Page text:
A sphinx is a mythical creature with the head of a human, a falcon, a cat, or a sheep and the body of a lion with the wings of an eagle.
European dragons are legendary creatures in folklore and mythology among the overlapping cultures of Europe.
The Horned Serpent appears in the mythologies of many Native Americans. Details vary among tribes, with many of the stories associating the mystical figure with water, rain, lightning and thunder. Horned Serpents were major components of the Southeastern Ceremonial Complex of North American prehistory.
Much of the mythology of the Iroquois has been preserved, including creation stories and some folktales. Recorded in wampum as recitations, written down later, the spellings of names differed as transliteration varies and spellings even in European languages were not entirely regularized. Different versions of some stories exist, reflecting different localities and different times. It is possible that the written versions were influenced by Christianity.
This article is about the spiritual beliefs, histories and practices in Kwakwaka'wakw mythology. The Kwakwaka'wakw are a group of Indigenous nations, numbering about 5,500, who live in the central coast of British Columbia on northern Vancouver Island and the mainland. Kwakwaka'wakw translates into "Kwak'wala speaking tribes." However, the tribes are single autonomous nations and do not view themselves collectively as one group.
The indigenous peoples of the Americas comprise numerous different cultures. Each has its own mythologies. Some are quite distinct, but certain themes are shared across the cultural boundaries.
Leigong or Leishen, is the god of thunder in Chinese folk religion, Chinese mythology and Taoism. In Taoism, when so ordered by heaven, Leigong punishes both earthly mortals guilty of secret crimes and evil spirits who have used their knowledge of Taoism to harm human beings. He carries a drum and mallet to produce thunder, and a chisel to punish evildoers. Leigong rides a chariot driven by a young boy named A Xiang.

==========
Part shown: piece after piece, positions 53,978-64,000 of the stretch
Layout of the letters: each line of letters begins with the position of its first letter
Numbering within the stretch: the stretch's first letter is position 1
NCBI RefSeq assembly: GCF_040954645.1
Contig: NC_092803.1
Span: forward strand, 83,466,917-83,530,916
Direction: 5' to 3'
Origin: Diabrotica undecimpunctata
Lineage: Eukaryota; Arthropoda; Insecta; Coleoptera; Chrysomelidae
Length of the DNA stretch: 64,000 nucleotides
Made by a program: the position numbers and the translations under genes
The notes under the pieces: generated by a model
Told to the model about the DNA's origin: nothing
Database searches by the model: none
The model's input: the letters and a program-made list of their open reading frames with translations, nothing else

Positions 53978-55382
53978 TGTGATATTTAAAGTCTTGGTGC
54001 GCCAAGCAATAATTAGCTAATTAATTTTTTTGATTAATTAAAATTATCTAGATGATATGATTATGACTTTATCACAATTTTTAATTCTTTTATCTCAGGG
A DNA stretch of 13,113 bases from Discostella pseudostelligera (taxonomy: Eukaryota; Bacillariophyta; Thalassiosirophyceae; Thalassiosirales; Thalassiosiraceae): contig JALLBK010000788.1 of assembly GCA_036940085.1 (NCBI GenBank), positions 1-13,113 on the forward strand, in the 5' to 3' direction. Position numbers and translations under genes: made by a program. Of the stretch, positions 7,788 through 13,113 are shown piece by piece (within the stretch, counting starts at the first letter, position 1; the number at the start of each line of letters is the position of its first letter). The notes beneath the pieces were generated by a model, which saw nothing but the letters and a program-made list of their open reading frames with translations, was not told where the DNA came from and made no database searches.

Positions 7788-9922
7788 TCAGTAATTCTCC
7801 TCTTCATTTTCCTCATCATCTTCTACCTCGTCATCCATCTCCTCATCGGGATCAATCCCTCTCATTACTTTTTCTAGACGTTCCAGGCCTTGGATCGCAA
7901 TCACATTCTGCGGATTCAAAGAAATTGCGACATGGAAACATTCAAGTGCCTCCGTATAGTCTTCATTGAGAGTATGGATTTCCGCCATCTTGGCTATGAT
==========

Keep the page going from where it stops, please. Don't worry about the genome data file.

The Piasa or Piasa Bird is a Native American dragon depicted in one of two murals painted by Native Americans on bluffs (cliffsides) above the Mississippi River. Its original location was at the end of a chain of limestone bluffs in Madison County, Illinois at present-day Alton, Illinois. The original Piasa illustration no longer exists; a newer 20th-century version, based partly on 19th-century sketches and lithographs, has been placed on a bluff in Alton, Illinois, several hundred yards upstream from its origin. The location of the present-day mural is at 38.898055, -90.19915. The limestone rock quality on the new site is unsuited for holding an image, and the painting must be regularly restored. The original site of the painting was a high-quality layer of lithographic limestone, which was predominantly quarried away in the late 1870s by the Mississippi Lime Company.